Harding Wentzell is laid to rest.

MEXICO – The mournful airs of a lone bagpipe pierced the cloud-dotted blue sky over Mexico’s First Baptist Church on Thursday.

Piper Denise Hurd of Andover stood at the back of a large crowd of emergency responders, family and friends gathered for the funeral service of fallen Mexico firefighter Harding Wentzell.

Wentzell, 81, captained the department’s fire police, handling traffic control. He died Monday morning of an apparent heart attack while driving in Rumford on Route 2 to a fire call at the Muskie Building on Congress Street.

Having already played “The Dark Island” when the service inside the church began at 10 a.m., Hurd piped “Going Home” when firefighters carried Wentzell’s flag-draped casket out at noon and lifted it into place atop Mexico Engine No. 1.

Two long lines of firefighters stood rigid at attention, saluting. Some mourners wept loudly.

After the casket was secured, an honor guard leader’s voice rang out, “Prepare to take our brother home.”

People of all ages stood solemnly along Roxbury Road and Main Street watching the procession of firetrucks, police and Med-Care Ambulance Service vehicles.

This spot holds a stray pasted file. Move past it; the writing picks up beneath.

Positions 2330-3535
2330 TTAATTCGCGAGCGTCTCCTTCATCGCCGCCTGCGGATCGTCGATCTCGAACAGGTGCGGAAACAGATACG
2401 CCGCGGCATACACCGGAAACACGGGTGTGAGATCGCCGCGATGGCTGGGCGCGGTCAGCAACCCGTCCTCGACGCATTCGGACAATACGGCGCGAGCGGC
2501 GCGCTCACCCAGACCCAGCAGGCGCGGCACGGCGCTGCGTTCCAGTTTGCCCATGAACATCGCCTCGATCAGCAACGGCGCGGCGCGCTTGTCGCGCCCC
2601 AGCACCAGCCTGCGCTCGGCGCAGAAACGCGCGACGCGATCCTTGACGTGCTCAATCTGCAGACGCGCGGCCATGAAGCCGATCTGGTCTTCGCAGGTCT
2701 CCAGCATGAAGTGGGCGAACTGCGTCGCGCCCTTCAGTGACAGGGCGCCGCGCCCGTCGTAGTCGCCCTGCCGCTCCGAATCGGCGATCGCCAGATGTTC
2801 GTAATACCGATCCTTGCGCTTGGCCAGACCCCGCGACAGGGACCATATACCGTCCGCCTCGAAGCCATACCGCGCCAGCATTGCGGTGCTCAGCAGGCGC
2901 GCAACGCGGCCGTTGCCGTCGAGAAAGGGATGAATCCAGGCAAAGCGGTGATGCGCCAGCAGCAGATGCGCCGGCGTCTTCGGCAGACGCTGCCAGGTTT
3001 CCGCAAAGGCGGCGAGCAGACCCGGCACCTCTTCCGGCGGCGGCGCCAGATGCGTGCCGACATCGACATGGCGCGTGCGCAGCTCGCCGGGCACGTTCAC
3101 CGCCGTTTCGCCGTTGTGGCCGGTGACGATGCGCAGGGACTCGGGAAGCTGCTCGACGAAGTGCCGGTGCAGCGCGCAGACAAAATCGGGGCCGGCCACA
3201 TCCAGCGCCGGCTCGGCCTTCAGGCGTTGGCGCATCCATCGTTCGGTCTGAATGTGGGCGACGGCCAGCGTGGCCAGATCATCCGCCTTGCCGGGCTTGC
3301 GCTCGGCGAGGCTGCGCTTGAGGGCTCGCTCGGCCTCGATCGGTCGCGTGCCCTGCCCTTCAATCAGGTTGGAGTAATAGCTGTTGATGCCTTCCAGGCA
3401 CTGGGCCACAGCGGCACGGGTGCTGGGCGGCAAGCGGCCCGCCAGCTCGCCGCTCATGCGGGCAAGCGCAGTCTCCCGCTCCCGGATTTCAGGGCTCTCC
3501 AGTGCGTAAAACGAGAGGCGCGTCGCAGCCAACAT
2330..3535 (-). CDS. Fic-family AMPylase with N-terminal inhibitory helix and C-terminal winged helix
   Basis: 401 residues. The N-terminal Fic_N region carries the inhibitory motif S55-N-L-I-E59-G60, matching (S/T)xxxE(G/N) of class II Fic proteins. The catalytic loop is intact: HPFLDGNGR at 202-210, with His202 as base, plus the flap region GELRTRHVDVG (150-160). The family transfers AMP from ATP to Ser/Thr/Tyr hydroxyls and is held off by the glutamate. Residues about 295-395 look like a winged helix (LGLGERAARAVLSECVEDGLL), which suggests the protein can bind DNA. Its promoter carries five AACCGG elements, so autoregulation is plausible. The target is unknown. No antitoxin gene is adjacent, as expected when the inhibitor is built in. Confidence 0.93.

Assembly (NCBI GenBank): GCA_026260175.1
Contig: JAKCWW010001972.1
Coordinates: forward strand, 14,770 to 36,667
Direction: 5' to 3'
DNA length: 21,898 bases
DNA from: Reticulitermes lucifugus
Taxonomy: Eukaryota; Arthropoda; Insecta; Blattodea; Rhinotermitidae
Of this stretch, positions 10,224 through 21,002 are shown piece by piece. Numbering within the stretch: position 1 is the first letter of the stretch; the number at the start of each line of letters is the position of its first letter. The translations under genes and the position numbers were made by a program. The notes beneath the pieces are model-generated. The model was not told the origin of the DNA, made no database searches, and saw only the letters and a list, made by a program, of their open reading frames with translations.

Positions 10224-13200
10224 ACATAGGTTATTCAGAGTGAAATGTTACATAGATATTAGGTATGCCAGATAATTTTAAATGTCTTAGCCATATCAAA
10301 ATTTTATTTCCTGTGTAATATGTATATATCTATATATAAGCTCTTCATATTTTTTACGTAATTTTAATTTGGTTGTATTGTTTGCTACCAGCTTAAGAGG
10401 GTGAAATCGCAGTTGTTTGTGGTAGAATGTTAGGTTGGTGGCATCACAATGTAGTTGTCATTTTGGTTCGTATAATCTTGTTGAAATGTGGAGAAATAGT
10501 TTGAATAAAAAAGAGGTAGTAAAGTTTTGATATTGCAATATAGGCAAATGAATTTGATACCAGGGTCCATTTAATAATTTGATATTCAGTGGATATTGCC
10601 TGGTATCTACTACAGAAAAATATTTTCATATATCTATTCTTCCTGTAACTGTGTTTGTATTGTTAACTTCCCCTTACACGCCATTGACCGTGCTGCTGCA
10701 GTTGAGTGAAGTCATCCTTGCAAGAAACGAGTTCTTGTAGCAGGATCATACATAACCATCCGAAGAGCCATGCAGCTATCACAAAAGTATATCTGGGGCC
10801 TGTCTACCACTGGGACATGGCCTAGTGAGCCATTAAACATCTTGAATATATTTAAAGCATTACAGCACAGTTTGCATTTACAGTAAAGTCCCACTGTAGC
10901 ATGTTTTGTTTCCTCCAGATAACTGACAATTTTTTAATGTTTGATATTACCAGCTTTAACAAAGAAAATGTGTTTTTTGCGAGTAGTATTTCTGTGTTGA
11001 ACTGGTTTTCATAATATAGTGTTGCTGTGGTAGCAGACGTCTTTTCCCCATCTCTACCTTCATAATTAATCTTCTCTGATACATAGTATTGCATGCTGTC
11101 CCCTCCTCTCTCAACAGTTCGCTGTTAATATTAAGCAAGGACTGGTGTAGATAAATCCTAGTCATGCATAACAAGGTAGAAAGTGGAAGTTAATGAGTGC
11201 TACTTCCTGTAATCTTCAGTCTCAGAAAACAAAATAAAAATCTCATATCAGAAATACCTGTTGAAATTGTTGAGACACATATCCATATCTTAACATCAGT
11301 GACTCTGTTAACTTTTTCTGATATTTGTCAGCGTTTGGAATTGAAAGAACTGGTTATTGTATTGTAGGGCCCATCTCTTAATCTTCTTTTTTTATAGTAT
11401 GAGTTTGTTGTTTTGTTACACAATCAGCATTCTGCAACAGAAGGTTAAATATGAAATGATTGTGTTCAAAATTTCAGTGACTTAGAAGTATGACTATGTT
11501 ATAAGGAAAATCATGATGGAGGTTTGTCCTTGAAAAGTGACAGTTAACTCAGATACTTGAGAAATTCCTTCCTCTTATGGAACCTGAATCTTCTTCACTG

An honor guard of two groups of firefighters walked among the vehicles. Not a sound was heard save for the rumble of the firetrucks.

Engine No. 1 stopped at the Mexico Fire Station, allowing Wentzell’s son, Chief Gary Wentzell, and Gary’s cousin, Rick Harding Theriault, a Connecticut firefighter, to take Harding Wentzell’s captain’s helmet and gear off the truck.

Hurd played another tune as the pair then walked to the station and gently stacked the items in front of the central bay door. Two station horn tones sounded, followed by silence.

School buses, following the firetrucks and emergency vehicles, then took people to Greenwood Cemetery in Dixfield for Harding Wentzell’s interment service.

There, Hurd played the requested “Amazing Grace.”

Gary Wentzell said that was one of the toughest times for him.

“To see all of these people here together and remembering him, it’s astronomical,” Chief Wentzell said.

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